keywords = "Decision Making, Delay discounting, Inter-temporal choice, Magnitude effect, Time preference, Bayesian estimation, MCMC, Financial psychphysics",
author = "Vincent, {Benjamin T.}",
year = "2016",
month = "12",
doi = "10.3758/s13428-015-0672-2",
language = "English",
volume = "48",
pages = "1608--1620",
journal = "Behavior Research Methods",
issn = "1554-351X",
publisher = "Springer Verlag",
number = "4",

}

TY - JOUR

T1 - Hierarchical Bayesian estimation and hypothesis testing for delay discounting tasks

AU - Vincent, Benjamin T.

PY - 2016/12

Y1 - 2016/12

N2 - A state-of-the-art data analysis procedure is presented to conduct hierarchical Bayesian inference and hypothesis testing on delay discounting data. The delay discounting task is a key experimental paradigm used across a wide range of disciplines from economics, cognitive science, and neuroscience, all of which seek to understand how humans or animals trade off the immediacy verses the magnitude of a reward. Bayesian estimation allows rich inferences to be drawn, along with measures of confidence, based upon limited and noisy behavioural data. Hierarchical modelling allows more precise inferences to be made, thus using sometimes expensive or difficult to obtain data in the most efficient way. The proposed probabilistic generative model describes how participants compare the present subjective value of reward choices on a trial-to-trial basis, estimates participant- and group-level parameters. We infer discount rate as a function of reward size, allowing the magnitude effect to be measured. Demonstrations are provided to show how this analysis approach can aid hypothesis testing. The analysis is demonstrated on data from the popular 27-item monetary choice questionnaire (Kirby, Psychonomic Bulletin & Review, 16(3), 457–462 2009), but will accept data from a range of protocols, including adaptive procedures. The software is made freely available to researchers.

AB - A state-of-the-art data analysis procedure is presented to conduct hierarchical Bayesian inference and hypothesis testing on delay discounting data. The delay discounting task is a key experimental paradigm used across a wide range of disciplines from economics, cognitive science, and neuroscience, all of which seek to understand how humans or animals trade off the immediacy verses the magnitude of a reward. Bayesian estimation allows rich inferences to be drawn, along with measures of confidence, based upon limited and noisy behavioural data. Hierarchical modelling allows more precise inferences to be made, thus using sometimes expensive or difficult to obtain data in the most efficient way. The proposed probabilistic generative model describes how participants compare the present subjective value of reward choices on a trial-to-trial basis, estimates participant- and group-level parameters. We infer discount rate as a function of reward size, allowing the magnitude effect to be measured. Demonstrations are provided to show how this analysis approach can aid hypothesis testing. The analysis is demonstrated on data from the popular 27-item monetary choice questionnaire (Kirby, Psychonomic Bulletin & Review, 16(3), 457–462 2009), but will accept data from a range of protocols, including adaptive procedures. The software is made freely available to researchers.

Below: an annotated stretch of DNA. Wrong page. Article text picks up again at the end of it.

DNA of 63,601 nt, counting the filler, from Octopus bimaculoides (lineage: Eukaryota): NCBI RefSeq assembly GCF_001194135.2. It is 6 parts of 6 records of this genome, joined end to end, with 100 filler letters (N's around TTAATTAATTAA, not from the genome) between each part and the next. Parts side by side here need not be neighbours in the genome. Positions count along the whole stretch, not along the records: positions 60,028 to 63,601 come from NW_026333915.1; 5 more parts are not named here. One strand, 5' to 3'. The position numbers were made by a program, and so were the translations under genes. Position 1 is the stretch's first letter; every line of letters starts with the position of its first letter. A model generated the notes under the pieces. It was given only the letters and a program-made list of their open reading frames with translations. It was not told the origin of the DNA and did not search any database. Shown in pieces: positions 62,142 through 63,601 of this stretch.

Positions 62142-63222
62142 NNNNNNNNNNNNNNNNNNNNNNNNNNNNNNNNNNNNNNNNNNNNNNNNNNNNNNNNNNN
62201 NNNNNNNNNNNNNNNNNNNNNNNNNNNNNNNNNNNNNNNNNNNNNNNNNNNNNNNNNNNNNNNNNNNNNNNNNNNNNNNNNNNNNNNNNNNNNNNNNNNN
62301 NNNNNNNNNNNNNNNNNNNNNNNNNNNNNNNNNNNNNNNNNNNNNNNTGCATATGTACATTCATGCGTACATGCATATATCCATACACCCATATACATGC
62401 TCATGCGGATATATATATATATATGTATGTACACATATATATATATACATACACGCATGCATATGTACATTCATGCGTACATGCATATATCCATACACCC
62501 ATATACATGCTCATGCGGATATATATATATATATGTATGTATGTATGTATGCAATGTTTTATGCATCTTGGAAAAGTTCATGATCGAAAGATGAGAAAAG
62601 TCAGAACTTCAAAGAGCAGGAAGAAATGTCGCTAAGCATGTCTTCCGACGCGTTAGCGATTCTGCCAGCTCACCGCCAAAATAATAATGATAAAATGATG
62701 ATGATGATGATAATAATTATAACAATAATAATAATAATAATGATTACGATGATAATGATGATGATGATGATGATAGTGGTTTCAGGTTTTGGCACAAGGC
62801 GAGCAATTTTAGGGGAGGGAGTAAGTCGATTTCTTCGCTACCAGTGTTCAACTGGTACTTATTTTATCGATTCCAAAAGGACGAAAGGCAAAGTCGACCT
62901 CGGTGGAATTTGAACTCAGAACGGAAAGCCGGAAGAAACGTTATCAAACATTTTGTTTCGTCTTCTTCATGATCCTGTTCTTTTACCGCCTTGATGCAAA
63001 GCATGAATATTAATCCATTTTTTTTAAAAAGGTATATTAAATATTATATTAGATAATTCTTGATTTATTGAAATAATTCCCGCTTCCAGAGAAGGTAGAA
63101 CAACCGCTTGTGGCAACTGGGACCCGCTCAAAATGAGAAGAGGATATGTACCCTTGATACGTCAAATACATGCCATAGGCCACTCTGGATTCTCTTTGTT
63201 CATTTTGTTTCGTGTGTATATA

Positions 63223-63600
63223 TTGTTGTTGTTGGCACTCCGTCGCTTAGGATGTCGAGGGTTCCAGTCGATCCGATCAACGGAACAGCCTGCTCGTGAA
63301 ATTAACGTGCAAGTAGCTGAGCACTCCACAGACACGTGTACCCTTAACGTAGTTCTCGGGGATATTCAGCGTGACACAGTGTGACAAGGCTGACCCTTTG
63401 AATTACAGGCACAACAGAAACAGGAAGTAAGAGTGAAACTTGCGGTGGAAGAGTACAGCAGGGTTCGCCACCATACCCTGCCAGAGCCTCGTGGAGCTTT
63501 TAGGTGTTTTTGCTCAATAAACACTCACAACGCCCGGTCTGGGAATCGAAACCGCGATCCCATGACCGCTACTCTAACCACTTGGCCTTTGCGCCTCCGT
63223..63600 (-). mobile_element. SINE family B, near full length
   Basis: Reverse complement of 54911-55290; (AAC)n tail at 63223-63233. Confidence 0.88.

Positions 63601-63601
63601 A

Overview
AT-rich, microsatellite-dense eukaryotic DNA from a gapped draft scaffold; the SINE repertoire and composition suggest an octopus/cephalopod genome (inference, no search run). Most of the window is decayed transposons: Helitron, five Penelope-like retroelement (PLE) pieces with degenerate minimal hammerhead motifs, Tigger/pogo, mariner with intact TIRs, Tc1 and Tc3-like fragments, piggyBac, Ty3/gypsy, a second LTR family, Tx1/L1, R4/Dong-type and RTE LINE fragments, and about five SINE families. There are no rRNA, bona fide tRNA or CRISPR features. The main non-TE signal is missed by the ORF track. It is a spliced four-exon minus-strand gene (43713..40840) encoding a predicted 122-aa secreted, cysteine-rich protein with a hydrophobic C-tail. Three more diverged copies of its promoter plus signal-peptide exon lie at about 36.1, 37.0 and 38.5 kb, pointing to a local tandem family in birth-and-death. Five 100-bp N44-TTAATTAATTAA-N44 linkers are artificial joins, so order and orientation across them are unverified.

KW - Decision Making

KW - Delay discounting

KW - Inter-temporal choice

KW - Magnitude effect

KW - Time preference

KW - Bayesian estimation

KW - MCMC

KW - Financial psychphysics

U2 - 10.3758/s13428-015-0672-2

DO - 10.3758/s13428-015-0672-2

M3 - Article

C2 - 26542975

VL - 48

SP - 1608

EP - 1620

JO - Behavior Research Methods

JF - Behavior Research Methods

SN - 1554-351X

IS - 4

ER -